Experimental Design: With IRB approval and informed consent 68 pediatric patients aged 3 m to 6 years coming for open craniofacial surgery will be randomized in a prospective double blind fashion to either the current standard intravenous TXA dose (50mg/kg/15min and 5 mg/kg/h) or this lower TXA dose (10 mg/kg/15min and 5 mg/kg/h) until the end of surgery. A standardized anesthetic and well defined fluid, blood and blood product management protocols will be followed with improved modifications from the previously described protocol.
Data Analysis Plan: A preliminary power analysis indicated that a total sample size of 56 children (28 in randomized each group) would provide 80% statistical power to test whether the difference in average blood loss is equivalent to within 25% (ie 15 cc/kg) assuming a standard deviation of 30% ie +/- 22 ml/kg (moderate effect size = 0.68) . We plan to randomize 68 patients; 34 per group to ensure that we meet our sample size requirements while accounting for a potential 20% patient drop out.
- Determine the efficacy of TXA (PD) in infants and children undergoing open craniofacial surgery with this lower dosage scheme.
- Determine the population pharmacokinetics (PK) of TXA in infants and children undergoing open craniofacial surgery with this dosage scheme.
- Determine the influence of genetics on response to TXA.
- Attempt to better define efficacy of TXA in a direct manner using a novel and innovative approach by obtaining pre and post biological markers of fibrinolysis (as bleeding and blood loss are difficult to measure accurately and are an indirect measure of TXA efficacy of inhibition of fibrinolysis.
|Study Type :||Interventional (Clinical Trial)|
|Actual Enrollment :||66 participants|
|Intervention Model:||Parallel Assignment|
|Masking:||Triple (Participant, Care Provider, Investigator)|
|Official Title:||The Efficacy and Population Pharmacokinetics/ Pharmacogenomics of a Reduced Dose of Tranexamic Acid for Craniosynostosis Surgery|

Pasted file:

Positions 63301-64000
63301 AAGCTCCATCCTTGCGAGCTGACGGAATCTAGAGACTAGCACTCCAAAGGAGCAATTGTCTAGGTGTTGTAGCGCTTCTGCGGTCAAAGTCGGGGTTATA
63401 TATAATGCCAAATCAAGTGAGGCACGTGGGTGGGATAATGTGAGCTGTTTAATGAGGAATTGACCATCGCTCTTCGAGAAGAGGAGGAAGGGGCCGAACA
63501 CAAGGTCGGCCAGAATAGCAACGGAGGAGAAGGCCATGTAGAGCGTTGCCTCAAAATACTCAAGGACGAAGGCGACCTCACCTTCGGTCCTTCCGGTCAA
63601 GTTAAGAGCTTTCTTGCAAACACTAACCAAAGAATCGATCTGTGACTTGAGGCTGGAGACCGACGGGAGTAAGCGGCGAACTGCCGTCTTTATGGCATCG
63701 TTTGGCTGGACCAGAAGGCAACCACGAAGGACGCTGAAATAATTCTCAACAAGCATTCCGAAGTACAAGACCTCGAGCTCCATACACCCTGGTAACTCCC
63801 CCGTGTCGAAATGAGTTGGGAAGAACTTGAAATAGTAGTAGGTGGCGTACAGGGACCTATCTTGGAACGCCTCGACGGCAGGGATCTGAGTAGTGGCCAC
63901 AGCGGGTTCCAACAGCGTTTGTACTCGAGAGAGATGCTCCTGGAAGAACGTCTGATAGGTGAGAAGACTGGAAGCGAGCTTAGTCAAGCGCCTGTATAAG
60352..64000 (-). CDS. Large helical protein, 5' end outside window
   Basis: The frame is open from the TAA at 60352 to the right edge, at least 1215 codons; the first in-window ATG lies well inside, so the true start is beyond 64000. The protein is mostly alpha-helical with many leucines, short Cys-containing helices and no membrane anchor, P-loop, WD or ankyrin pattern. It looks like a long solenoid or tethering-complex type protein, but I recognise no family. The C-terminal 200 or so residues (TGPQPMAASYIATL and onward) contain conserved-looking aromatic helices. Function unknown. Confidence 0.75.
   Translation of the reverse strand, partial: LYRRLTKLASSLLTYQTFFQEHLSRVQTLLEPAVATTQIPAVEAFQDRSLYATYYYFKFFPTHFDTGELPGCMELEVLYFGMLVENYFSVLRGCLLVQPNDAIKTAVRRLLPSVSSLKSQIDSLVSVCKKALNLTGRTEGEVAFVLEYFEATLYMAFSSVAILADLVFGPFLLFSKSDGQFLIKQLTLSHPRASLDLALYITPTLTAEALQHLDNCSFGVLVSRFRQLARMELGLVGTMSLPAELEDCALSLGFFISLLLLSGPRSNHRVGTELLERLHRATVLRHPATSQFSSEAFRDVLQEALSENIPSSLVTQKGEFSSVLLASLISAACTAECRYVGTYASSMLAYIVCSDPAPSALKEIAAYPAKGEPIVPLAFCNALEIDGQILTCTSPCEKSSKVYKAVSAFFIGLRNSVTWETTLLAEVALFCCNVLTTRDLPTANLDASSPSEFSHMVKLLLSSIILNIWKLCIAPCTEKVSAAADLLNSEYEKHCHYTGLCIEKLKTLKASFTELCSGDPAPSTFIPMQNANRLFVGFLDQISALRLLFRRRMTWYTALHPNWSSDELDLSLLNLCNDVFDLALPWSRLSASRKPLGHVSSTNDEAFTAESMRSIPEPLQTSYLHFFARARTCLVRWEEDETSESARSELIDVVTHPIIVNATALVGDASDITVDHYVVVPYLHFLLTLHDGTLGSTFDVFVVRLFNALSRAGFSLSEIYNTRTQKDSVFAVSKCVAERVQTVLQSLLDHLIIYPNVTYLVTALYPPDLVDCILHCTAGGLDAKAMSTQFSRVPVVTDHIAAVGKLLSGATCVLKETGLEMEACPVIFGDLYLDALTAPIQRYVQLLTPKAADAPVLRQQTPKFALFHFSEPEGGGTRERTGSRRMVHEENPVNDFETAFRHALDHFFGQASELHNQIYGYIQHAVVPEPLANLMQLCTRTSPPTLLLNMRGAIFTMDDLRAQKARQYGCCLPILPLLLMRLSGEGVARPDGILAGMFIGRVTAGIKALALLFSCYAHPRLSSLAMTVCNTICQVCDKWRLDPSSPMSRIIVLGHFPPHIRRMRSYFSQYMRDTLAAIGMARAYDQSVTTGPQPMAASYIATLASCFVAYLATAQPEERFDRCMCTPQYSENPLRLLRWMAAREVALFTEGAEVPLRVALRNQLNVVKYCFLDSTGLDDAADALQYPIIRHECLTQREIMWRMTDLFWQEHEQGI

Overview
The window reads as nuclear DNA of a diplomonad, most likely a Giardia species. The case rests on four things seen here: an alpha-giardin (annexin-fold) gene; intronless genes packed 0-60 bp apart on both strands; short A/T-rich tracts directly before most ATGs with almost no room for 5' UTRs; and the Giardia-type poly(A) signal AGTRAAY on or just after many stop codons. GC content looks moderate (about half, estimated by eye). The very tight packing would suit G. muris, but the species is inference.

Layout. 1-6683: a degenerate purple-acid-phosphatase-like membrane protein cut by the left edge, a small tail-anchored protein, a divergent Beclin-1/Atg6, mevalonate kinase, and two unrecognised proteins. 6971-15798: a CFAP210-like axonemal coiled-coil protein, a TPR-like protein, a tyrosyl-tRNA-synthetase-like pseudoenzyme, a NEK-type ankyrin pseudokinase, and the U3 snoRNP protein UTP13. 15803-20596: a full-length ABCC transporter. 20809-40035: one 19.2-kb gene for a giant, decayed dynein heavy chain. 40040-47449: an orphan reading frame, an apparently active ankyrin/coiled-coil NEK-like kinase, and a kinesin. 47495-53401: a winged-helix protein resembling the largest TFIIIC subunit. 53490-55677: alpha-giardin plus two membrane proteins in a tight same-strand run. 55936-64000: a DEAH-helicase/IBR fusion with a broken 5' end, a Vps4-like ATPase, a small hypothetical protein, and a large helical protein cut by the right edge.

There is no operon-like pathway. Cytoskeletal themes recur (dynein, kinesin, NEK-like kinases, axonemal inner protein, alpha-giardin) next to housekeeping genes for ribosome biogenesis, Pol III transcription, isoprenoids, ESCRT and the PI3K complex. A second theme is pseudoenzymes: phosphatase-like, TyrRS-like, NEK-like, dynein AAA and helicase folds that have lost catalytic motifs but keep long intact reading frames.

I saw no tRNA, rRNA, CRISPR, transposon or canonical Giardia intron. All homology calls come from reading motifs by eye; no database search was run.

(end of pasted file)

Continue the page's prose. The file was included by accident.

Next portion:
|Study Start Date :||August 2014|
|Actual Primary Completion Date :||December 2017|
|Actual Study Completion Date :||January 2018|
Experimental: high dose TXA
High dose TXA is the intervention.
A higher dose of tranexamic acid will be given to this arm as follows:
50 mg/kg loading dose and 5 mg/kg/h infusion
Drug: high dose TXA
Experimental: Low Dose TXA
Low dose TXA is the intervention.
A lower dose of TXa will be given as follows:
10 mg/kg loading dose and 5 mg/kg/h infusion
Drug: Low dose TXA
- Efficacy of TXA in Childrens Having Craniosynostosis Surgery [ Time Frame: perioperatively from the intraoperative period to 24 hours postoperatively ]Determine the efficacy ( as measured by blood loss and blood transfusion) of TXA in infants and children undergoing open craniofacial surgery with this lower dosage scheme.
- Plasma Levels of TXA in Children Having Craniosynostosis Surgery [ Time Frame: up to 24h postoperatively ]Determine the plasma levels (in micrograms/mL) of TXA in infants and children undergoing open craniofacial surgery with this dosage scheme
Please refer to this study by its ClinicalTrials.gov identifier (NCT number): NCT02188576
|United States, Massachusetts|
|Boston Children's Hospital|
|Boston, Massachusetts, United States, 02115|
|Principal Investigator:||Susan Goobie, MD||Boston Children’s Hospital|
|Principal Investigator:||Nicola Disma, MD||Gaslini Children's Hospital|